Last Updated on May 13, 2015, by eNotes Editorial. Word Count: 462
David Mura’s “Issei Strawberry” begins with an invitation to an unspecified audience: “Taste this strawberry.” The next phrases indicate swift action—the reader is not only to “taste” but also to “spin” and “whirl” the flavor on the tongue. The narrator guides readers through the literal savoring of the fruit in their mouths and also guides them through quite a different panorama, a sweep of the mundane and repetitive gestures of migrant laborers, workers on the Pacific coast, whose job it is to pick and process the strawberries. The narrator invites readers to turn their eyes “west” toward “some. . ./ sleepy California town” and to imagine workers there bending down and up picking the berries. The narrator specifies that the scene is set in the autumn of the 1930’s, before World War II.
The poem indicates hardships that the Japanese immigrants have to cope with, including intolerable working conditions, which generate complaints, misery, and eventually labor strikes. Even more deplorable is a situation touched on briefly in the poem and then tossed off: the sad reality that such nonnative people are ignored in the present because they have traditionally been “written out of history” in the past. This situation makes the prosperity that some of the immigrants have been able to achieve even more laudable and significant. In spite of the grueling odds, if they do succeed, that success is miraculous.
Industrious workers of any ethnic background have a right to expect their hard work to pay off; if they are immigrants, they are on the way to realizing the American Dream. For some, the poem suggests, this immigrant dream does, in fact, become reality. For unfortunate others, however, the dream either gets shelved or vanishes. Although, because of government regulations, the immigrants can never own the land that they sweat over, they work it as if it were their own. The poem also suggests that the immigrants’ lack of fluency in the English language is a barrier that can cause them to be duped and swindled.
In any case, the harvest is the important thing, and they are motivated by empty purses and by empty promises that spur them to give it their all. They believe that in working hard they are “gaining a harvest, a country, a future.” The poem makes plain the posture of servitude that the immigrants are compelled to assume. Rather than presume to talk back to a “tart and trickier” foreman if he is unreasonable, for example, they are told to “bit[e] your tongue.” This action produces blood in the mouth of the laborer, which literally and figuratively becomes mixed with the blood-red strawberry juice in the mouth of the reader. The poem ends with a plea for “memory” that connects both worker and reader.
Last Updated on May 13, 2015, by eNotes Editorial. Word Count: 486
One of the reasons that “Issei Strawberry” is an unusual poem is that it is a full page long and yet is written in a single sentence. For all its length, its grammar is impeccable. The poem is composed of thirty lines of varying lengths. It is unrhymed and has no discernible meter. The four shortest lines, which are notably much shorter than the other lines, all mention gestures of loss or anger in some way: Line 4 ends in “spit,” line 10 ends in “declines,” line 19 says “you’re no one here,” and line 24 ends in “losing.” These words and phrases signify that the immigrants are shut out in important ways from the American society that they live and labor in.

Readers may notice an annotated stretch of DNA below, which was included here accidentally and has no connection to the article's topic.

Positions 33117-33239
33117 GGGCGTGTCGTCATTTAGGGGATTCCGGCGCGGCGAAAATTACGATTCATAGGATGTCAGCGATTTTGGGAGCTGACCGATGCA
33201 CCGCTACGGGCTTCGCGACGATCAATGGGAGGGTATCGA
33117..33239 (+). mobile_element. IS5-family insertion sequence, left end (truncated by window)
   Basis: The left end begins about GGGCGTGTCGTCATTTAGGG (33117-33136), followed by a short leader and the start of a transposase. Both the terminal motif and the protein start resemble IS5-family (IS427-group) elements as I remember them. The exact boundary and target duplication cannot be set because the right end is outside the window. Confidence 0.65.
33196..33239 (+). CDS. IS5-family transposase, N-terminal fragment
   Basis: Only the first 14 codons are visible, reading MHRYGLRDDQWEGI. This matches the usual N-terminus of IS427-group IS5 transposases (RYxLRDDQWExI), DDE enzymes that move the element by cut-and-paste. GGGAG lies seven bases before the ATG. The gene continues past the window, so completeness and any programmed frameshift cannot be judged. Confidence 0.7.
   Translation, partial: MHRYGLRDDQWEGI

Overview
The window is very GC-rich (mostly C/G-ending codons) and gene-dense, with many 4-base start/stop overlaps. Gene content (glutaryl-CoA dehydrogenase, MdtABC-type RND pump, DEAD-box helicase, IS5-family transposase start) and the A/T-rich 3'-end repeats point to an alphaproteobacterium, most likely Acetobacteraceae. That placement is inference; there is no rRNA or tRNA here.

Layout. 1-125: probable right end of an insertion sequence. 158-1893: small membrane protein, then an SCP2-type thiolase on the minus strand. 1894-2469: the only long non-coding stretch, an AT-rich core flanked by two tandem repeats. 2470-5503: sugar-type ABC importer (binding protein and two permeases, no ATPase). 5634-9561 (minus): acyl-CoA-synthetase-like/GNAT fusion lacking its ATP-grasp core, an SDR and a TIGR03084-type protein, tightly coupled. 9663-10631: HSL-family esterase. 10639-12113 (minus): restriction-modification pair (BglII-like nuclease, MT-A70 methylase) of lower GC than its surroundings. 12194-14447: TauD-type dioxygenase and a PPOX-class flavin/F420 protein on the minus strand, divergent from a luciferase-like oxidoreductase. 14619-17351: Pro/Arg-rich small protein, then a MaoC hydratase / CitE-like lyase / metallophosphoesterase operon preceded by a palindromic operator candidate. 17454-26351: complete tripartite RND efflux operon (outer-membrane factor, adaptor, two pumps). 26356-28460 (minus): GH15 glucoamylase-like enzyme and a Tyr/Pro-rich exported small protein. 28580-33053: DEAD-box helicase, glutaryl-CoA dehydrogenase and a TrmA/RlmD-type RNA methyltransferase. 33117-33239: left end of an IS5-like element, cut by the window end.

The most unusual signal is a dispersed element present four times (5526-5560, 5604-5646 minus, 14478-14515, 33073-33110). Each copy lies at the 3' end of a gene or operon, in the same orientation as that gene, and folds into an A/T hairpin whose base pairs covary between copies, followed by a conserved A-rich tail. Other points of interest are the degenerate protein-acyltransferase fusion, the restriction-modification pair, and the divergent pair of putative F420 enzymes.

The poem is a declarative invitation couched in simple, neutral language that belies its complex and subjective meanings. The only word that a non-Japanese reader might not be familiar with is “Issei,” which refers to a first-generation immigrant, someone born in Japan who moves to the United States. Poet Mura is a Sansei, a third-generation Japanese American, the offspring of a Nisei, who is offspring of an Issei.
The only cultural reference in the poem that may require some glossing is “Capra” in line 11. This reference is to the filmmaker Frank Capra, whose 1930’s films both relate to the Great Depression and are gently satiric situation comedies. These include Platinum Blonde (1931), Lady for a Day (1933), It Happened One Night (1934), Mr. Smith Goes to Washington (1939), and It’s a Wonderful Life (1946). In general, Capra’s films have a naïve, idealistic hero who triumphs because of his essential optimism. Two departures from this essential optimism are notable: the fantasy Lost Horizon (1937) and Meet John Doe (1941), an exposé of fascist elements in American society. Capra, according to the poem, “redefine[s] an American dream.” A filmmaker can mirror the culture around him and, if he is taken seriously, his vision then suggests or prescribes what that culture will be in the future. If Capra is redefining an American dream, it is one that largely ignores the nonnative immigrants and their plights, except for the lucky few who make it in American society. The fact that these Issei are not “preferred,” that they do not figure into Capra’s films in any meaningful way, is a subtle but real statement of prejudice.
“Issei Strawberry” is an aggressive and passionate poem. It compares the immigrant laborer to a “piston,” to “fire,” to “a swirling dervish,” to “a lover ready to ravish.” In contrast to this personal energy, everyone else, the poem says, “declines around you.” This is a poem of celebration of the immigrant spirit, one that will ultimately endure and prosper, even if there are roadblocks and setbacks in the present: “you have managed your own/ prosperity, a smacking ripeness on the vine.” It is the children who will carry forward this spirit and heritage in the new world.
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